Politico Serves Up Our First Entry in the October Surprise Sweepstakes

Let our journalists help you make sense of the noise: Subscribe to the Mother Jones Daily newsletter and get a recap of news that matters.


The very first magazine article I ever wrote was on the topic of October Surprises. “The political chattering class and official Washington alike seem unable to resist speculating about October Surprises every four years,” I wrote. Sadly, you never read those words because the article ended up getting spiked.

Still, ever since then I’ve looked forward to the beginning of October Surprise season, which usually kicks off in August. And right on schedule, Politico obliges me:

Get Ready for Obama’s ‘October Surprise’ in Iraq

The American public could be treated to a major U.S.-led military victory in Iraq this fall, just as voters are deciding who will be the nation’s next president—but U.S. military officials insist the timing of the operation has nothing to do with politics.

Iraqi and Kurdish military and paramilitary units are preparing for a push on Mosul, the Islamic State-held city that is now in the cross hairs of the U.S.-led coalition battling the terrorist group across the Middle East. “The idea is to isolate Mosul, cut it off, kill it,” a senior U.S. Central Command officer told me.

….The ambitious plans for Mosul and Raqqa reflect a shift in tactics and deeper U.S. involvement that has not been fully reported in the U.S. media—or talked about in the presidential campaign. Most recently, Centcom has gained White House permission to deploy U.S. advisers with Iraqi units at the battalion level….The U.S. has been quick to flow advisers (an initial tranche of some 200 in all) into al-Qayyarah air base….Washington has also boldly stepped up its support of the Peshmerga, the veteran military units of the Kurdistan Regional Government who will lead the assault on Mosul from the north, despite the risk of upsetting the delicate regional politics.

A big victory over ISIS would indeed be a nice bump for Hillary Clinton, showing that the administration’s slow-but-steady approach to destroying ISIS is bearing fruit. Of course, if it works, Donald Trump will no doubt take credit.

In any case, the rest of the Politico piece is actually kind of interesting, so it’s worth reading. The big problem in Iraq has always been (a) the weakness of government forces and (b) the endless distrust between Sunnis, Shias, and Kurds. For now, it looks like the US has brokered a fragile detente that will allow all three to work together to retake Mosul and Raqqa. But how long will this hold together? Maybe we’ll find out in October.

IT'S NOT THAT WE'RE SCREWED WITHOUT TRUMP:

"It's that we're screwed with or without him if we can't show the public that what we do matters for the long term," writes Mother Jones CEO Monika Bauerlein as she kicks off our drive to raise $350,000 in donations from readers by July 17.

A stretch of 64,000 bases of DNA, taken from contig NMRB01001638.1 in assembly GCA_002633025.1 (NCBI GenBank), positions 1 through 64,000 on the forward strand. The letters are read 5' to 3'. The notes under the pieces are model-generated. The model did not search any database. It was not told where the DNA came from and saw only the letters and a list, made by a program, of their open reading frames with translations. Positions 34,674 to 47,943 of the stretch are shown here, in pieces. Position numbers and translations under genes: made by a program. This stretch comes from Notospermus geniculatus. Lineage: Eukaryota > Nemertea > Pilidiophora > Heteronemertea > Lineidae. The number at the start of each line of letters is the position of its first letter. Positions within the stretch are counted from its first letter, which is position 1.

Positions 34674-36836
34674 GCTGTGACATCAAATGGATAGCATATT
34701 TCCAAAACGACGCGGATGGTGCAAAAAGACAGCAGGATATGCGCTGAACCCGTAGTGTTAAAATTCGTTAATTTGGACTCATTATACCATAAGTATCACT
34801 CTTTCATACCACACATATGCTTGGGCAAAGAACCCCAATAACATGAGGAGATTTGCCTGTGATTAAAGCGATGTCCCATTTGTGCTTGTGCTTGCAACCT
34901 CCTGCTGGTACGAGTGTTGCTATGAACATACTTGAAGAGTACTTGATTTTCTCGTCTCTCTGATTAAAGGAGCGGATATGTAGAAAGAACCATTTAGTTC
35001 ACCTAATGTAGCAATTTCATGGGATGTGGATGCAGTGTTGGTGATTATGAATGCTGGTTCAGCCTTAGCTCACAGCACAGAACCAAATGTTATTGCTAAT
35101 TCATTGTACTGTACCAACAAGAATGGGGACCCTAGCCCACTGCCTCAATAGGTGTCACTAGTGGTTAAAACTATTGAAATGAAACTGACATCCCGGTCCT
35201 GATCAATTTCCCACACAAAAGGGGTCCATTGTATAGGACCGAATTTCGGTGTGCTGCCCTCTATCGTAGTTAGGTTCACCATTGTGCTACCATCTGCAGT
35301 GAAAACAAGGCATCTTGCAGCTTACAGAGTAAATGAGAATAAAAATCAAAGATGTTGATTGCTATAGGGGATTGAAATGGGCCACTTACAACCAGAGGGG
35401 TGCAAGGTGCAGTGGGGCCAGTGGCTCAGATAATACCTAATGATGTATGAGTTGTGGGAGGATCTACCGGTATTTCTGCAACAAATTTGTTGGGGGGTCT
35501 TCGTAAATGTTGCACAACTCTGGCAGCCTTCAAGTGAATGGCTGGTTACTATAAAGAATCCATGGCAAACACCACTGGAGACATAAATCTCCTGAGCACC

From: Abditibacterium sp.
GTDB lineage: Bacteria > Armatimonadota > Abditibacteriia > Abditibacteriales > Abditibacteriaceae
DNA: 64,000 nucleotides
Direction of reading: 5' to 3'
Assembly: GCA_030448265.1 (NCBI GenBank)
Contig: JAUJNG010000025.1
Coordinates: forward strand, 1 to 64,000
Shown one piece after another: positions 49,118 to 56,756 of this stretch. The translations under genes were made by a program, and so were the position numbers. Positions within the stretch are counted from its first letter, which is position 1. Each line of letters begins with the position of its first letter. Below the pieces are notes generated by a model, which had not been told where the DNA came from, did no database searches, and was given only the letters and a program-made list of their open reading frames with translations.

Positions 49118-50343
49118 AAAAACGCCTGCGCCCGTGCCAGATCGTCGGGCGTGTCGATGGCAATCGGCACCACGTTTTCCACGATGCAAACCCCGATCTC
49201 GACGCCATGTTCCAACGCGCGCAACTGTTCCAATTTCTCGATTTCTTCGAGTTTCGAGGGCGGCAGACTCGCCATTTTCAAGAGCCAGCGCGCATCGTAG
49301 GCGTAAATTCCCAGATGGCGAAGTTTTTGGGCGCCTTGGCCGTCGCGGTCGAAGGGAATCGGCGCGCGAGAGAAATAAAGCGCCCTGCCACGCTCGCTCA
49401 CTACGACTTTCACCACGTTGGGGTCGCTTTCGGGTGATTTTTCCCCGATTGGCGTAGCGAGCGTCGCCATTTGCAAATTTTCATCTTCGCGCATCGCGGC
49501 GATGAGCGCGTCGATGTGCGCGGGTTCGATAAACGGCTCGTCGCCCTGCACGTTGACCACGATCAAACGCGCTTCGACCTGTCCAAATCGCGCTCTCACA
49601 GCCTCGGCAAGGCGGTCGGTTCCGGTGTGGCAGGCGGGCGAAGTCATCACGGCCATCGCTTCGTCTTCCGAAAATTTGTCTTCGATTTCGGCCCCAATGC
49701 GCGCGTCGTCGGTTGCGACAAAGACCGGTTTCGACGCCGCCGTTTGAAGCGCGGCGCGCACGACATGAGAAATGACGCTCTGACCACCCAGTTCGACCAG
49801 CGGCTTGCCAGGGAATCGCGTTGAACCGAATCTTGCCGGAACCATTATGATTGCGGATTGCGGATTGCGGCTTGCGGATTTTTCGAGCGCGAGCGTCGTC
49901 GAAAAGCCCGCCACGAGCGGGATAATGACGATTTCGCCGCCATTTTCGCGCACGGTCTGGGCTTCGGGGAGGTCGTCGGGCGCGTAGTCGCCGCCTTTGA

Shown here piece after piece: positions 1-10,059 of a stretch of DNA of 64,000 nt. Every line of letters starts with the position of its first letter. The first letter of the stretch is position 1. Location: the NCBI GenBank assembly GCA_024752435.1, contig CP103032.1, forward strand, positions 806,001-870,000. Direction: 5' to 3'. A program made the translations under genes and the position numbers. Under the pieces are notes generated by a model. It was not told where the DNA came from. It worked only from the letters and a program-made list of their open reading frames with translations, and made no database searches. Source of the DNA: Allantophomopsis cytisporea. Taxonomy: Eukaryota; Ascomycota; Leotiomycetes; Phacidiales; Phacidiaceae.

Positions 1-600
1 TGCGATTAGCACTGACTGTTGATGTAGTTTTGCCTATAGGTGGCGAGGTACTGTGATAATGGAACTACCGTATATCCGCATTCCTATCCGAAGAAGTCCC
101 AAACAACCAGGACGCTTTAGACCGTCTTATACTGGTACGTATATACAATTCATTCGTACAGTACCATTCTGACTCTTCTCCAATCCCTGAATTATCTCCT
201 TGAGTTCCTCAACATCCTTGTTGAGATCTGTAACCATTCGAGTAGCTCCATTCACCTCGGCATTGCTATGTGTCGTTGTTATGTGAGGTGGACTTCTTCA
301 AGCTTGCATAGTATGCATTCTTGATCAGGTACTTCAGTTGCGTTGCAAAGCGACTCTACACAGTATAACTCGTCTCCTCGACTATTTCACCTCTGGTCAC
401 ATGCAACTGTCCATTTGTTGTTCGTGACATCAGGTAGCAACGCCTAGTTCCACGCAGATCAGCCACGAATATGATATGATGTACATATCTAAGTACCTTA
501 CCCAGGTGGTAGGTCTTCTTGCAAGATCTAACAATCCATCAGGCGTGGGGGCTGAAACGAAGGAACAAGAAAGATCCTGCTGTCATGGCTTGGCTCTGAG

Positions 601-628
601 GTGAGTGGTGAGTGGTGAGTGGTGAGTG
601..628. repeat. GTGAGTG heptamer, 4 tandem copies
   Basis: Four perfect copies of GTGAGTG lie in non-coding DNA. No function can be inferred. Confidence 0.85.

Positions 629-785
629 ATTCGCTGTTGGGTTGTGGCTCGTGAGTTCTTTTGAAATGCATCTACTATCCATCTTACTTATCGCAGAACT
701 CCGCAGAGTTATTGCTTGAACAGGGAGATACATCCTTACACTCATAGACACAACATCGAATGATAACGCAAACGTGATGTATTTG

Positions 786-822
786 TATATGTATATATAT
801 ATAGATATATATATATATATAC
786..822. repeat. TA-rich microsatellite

This is a big one for us. It's our first time asking for an outpouring of support since screams of FAKE NEWS and so much of what Trump stood for made everything we do so visceral. Like most newsrooms, we face incredibly hard budget realities, and it's unnerving needing to raise big money when traffic is down.

So, as we ask you to consider supporting our team's journalism, we thought we'd slow down and check in about where Mother Jones is and where we're going after the chaotic last several years. This comparatively slow moment is also an urgent one for Mother Jones: You can read more in "Slow News Is Good News," and if you're able to, please support our team's hard-hitting journalism and help us reach our big $350,000 goal with a donation today.

payment methods

IT'S NOT THAT WE'RE SCREWED WITHOUT TRUMP:

"It's that we're screwed with or without him if we can't show the public that what we do matters for the long term," writes Mother Jones CEO Monika Bauerlein as she kicks off our drive to raise $350,000 in donations from readers by July 17.

This is a big one for us. So, as we ask you to consider supporting our team's journalism, we thought we'd slow down and check in about where Mother Jones is and where we're going after the chaotic last several years. This comparatively slow moment is also an urgent one for Mother Jones: You can read more in "Slow News Is Good News," and if you're able to, please support our team's hard-hitting journalism and help us reach our big $350,000 goal with a donation today.

payment methods

We Recommend

Latest

Sign up for our free newsletter

Subscribe to the Mother Jones Daily to have our top stories delivered directly to your inbox.

Get our award-winning magazine

Save big on a full year of investigations, ideas, and insights.

Subscribe

Support our journalism

Help Mother Jones' reporters dig deep with a tax-deductible donation.

Donate